Port Moody residents who don’t take enough care to keep their solid waste containers secure from bears could soon be required to lock them away in a garage or other secure enclosure.
At its meeting July 13, council tasked staff to report back on the implications of amending the city’s solid waste bylaw to require an extra layer of security for garbage and green waste carts at homes identified as repeat allures to bears seeking an easy snack.
Carla Parr-Pearson of Tri-Cities Bear Aware told council while enhanced bylaws and increased compliance to the rules about managing solid waste has led to a decrease in bear incidents involving carts put out before 5:30 a.m. on waste collection days, it’s important for residents to recognize even empty carts can attract the bruins and create a problem.
“Education isn’t always enough to motivate residents to store carts in ways that are inaccessible to wildlife,” she said. “Tools are needed to motivate people to better store their carts.”
Parr-Pearson suggested a requirement for residents whose homes are repeatedly targeted by bears to keep their solid waste carts in a locked garage, detached accessory building or even just chained tightly to a post or wall so bears can’t knock them over, could be just such a tool.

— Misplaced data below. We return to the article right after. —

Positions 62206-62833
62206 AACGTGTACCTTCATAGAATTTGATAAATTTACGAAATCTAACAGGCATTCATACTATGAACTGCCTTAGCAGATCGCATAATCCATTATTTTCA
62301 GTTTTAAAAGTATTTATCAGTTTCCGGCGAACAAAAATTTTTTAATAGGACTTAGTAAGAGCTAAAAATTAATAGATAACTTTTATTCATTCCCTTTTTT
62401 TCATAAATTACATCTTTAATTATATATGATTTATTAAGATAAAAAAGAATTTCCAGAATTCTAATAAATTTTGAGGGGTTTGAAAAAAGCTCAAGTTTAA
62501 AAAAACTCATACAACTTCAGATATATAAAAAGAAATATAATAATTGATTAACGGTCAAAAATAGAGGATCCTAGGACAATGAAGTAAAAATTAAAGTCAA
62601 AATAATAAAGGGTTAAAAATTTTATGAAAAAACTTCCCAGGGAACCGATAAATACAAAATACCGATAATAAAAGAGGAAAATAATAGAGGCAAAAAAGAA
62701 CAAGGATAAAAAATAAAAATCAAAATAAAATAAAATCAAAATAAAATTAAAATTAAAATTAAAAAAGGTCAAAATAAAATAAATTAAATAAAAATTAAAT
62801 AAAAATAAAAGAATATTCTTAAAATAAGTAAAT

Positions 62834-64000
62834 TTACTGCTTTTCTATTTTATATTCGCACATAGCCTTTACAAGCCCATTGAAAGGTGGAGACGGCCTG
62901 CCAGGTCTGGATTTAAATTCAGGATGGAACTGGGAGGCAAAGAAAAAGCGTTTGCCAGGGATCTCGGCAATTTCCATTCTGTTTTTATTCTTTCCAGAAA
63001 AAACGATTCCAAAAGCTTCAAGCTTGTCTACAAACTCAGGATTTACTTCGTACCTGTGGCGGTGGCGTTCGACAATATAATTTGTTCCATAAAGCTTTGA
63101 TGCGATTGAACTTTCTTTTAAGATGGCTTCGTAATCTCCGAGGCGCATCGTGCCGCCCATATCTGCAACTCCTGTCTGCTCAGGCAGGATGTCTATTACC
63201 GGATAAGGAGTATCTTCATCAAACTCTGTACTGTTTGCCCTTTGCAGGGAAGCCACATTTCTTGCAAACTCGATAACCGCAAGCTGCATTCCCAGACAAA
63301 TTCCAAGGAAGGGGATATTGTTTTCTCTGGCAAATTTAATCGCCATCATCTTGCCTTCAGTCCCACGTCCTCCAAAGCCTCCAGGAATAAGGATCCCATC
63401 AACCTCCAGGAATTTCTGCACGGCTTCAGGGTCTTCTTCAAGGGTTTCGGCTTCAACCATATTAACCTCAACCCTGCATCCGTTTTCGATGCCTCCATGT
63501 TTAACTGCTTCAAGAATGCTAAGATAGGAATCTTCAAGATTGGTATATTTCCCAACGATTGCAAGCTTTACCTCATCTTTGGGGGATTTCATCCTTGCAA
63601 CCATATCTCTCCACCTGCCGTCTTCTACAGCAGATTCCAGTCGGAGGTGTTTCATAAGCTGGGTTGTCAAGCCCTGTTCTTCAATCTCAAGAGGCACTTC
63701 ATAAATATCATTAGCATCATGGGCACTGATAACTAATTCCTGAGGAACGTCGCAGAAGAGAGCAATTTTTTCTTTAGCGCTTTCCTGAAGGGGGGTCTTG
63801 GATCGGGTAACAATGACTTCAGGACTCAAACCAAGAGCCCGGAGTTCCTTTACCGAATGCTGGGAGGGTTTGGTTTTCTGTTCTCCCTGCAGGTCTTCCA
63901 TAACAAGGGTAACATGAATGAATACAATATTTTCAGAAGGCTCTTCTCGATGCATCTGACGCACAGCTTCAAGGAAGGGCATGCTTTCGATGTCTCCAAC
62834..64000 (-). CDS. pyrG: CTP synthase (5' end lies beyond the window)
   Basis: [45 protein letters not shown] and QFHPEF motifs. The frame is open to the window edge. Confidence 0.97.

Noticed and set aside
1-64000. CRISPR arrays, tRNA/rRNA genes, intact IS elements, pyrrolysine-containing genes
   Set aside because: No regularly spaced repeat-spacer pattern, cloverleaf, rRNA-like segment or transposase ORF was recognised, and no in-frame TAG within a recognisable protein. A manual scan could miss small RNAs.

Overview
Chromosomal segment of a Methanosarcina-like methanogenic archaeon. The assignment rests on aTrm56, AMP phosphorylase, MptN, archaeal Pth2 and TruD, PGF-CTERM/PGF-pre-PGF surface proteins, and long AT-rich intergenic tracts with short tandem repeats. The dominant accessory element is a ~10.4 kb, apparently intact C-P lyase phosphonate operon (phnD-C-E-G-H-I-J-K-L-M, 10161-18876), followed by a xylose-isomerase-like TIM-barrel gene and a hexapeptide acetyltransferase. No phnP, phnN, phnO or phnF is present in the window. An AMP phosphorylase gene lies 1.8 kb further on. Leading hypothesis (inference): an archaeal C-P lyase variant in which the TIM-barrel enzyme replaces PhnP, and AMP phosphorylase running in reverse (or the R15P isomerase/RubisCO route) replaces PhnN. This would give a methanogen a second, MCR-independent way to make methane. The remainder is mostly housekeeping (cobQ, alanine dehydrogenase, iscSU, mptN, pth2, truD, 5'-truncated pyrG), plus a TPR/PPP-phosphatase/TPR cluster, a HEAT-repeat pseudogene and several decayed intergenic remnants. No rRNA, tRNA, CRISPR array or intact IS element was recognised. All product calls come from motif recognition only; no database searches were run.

Currently, solid waste containers can be stored outside, at the back of properties. Although, as Coun. Steve Miliani noted, they should also always be locked, even when empty.
“One of the major reasons I’ve seen is people’s inability to keep their cans latched,” he said of persistent bear intrusions into waste carts.
Coun. Hunter Madsen said, from his own experience, having a secure location to store the carts — away from the noses of hungry bears — can minimize the hassle of always unlocking and locking the lids when throwing out trash or green waste.
But, he added, not everyone has access to a garage, or the space and money to build a secure enclosure.
“It’s hard to know what more we can do to push people to add the expense of creating a bear-proof enclosure if they cannot or will not put their containers in their garage.”
Parr-Pearson said her group is working on possible incentives like a rebate program that could reduce the expense of creating a secure enclosure.
“We will make it work,” she said. “We need to intervene before a bear finds a food source.”